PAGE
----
“I Beseech You, in the Bowels of Christ, Think it Possible You May Be Mistaken”

RV-AH558_RIDLEY_G_20120720012214

“Is it therefore infallibly agreeable to the Word of God, all that you say? I beseech you, in the bowels of Christ, think it possible you may be mistaken.”–Oliver Cromwell, letter to the general assembly of the Church of Scotland (3 August 1650)

Five years ago, I wrote a book about evolution and human cognition. This was a stretch for me, as I am a three-time English major, so I did a lot of research. It was fascinating research, which taught me a lot of important things about knowledge, human nature, cognition, and storytelling. It also taught me the single most depressing thing that I know, which is this: human reason did not evolve to help us find the truth; it evolved to help us defend positions arrived at in largely unreasonable ways.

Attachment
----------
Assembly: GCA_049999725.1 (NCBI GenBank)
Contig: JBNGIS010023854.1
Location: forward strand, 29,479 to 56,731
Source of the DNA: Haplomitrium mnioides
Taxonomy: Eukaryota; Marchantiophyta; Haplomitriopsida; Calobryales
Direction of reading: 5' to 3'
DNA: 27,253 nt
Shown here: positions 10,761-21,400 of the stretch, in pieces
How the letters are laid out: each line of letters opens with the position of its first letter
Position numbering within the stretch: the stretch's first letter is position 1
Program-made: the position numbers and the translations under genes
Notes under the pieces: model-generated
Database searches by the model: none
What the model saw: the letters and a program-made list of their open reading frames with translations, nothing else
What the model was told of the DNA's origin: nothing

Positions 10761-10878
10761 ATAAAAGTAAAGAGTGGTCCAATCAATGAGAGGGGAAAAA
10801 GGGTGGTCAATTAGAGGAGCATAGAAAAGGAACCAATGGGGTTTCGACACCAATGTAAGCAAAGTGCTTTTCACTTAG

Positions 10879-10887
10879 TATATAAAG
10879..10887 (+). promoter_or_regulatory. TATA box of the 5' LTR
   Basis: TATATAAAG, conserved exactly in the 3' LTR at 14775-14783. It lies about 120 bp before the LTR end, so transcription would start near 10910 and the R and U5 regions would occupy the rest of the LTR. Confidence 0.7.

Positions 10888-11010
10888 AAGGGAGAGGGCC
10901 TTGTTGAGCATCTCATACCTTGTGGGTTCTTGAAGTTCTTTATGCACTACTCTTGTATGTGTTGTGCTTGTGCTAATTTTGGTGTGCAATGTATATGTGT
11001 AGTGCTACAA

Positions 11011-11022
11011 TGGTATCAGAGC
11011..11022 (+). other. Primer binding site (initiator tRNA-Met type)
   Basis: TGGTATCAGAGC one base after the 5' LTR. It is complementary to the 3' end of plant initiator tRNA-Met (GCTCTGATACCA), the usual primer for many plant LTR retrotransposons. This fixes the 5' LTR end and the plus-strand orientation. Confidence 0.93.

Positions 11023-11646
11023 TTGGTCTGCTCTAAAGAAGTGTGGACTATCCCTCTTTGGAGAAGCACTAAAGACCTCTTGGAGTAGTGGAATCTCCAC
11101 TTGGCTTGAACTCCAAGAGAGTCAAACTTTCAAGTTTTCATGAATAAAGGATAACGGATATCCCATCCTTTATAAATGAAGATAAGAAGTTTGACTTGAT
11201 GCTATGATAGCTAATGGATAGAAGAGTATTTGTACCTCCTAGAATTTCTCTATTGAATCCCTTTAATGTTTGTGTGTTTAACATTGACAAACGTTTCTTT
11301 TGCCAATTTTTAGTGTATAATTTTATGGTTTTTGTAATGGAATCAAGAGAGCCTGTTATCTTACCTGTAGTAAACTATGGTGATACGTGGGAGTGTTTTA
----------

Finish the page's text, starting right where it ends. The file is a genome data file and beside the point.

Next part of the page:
The reasons for this lie deep in the reptilian corners of our brains. Natural selection selects for what is useful, which may or may not be what is true. Decisiveness is useful. Appearing confident is useful. Defending one’s turf is useful. And winning fights is always useful. But knowing the truth about abstract universal propositions involving beauty, truth, and God? Not so much. It turns out that appearing to know the truth about these things is much more valuable, evolutionarily speaking, than actually being right.

Culture reinforces these evolutionary dynamics in different ways. Mormon culture, for example, places an enormous premium on appearing to know the truth, especially in religious matters. Few people ever stand up in testimony meeting to proclaim that they think the Church is true, or even that they hope or believe the Church is true. From the time we can talk, we announce from the pulpit that we know the Church is true. We know it from the bottom of our hearts, with every fiber of our beings, absolutely, certainly, completely, just like Moroni promised.

Even those present and former Mormons who do not accept the Church’s teachings or fact claims often bring a very Mormon sense of certainty into what are supposed to be their doubts and uncertainties. The rhetoric of absolute certainty seems to survive much longer in Latter-day Saints than any of the particular things that we claim to be certain about.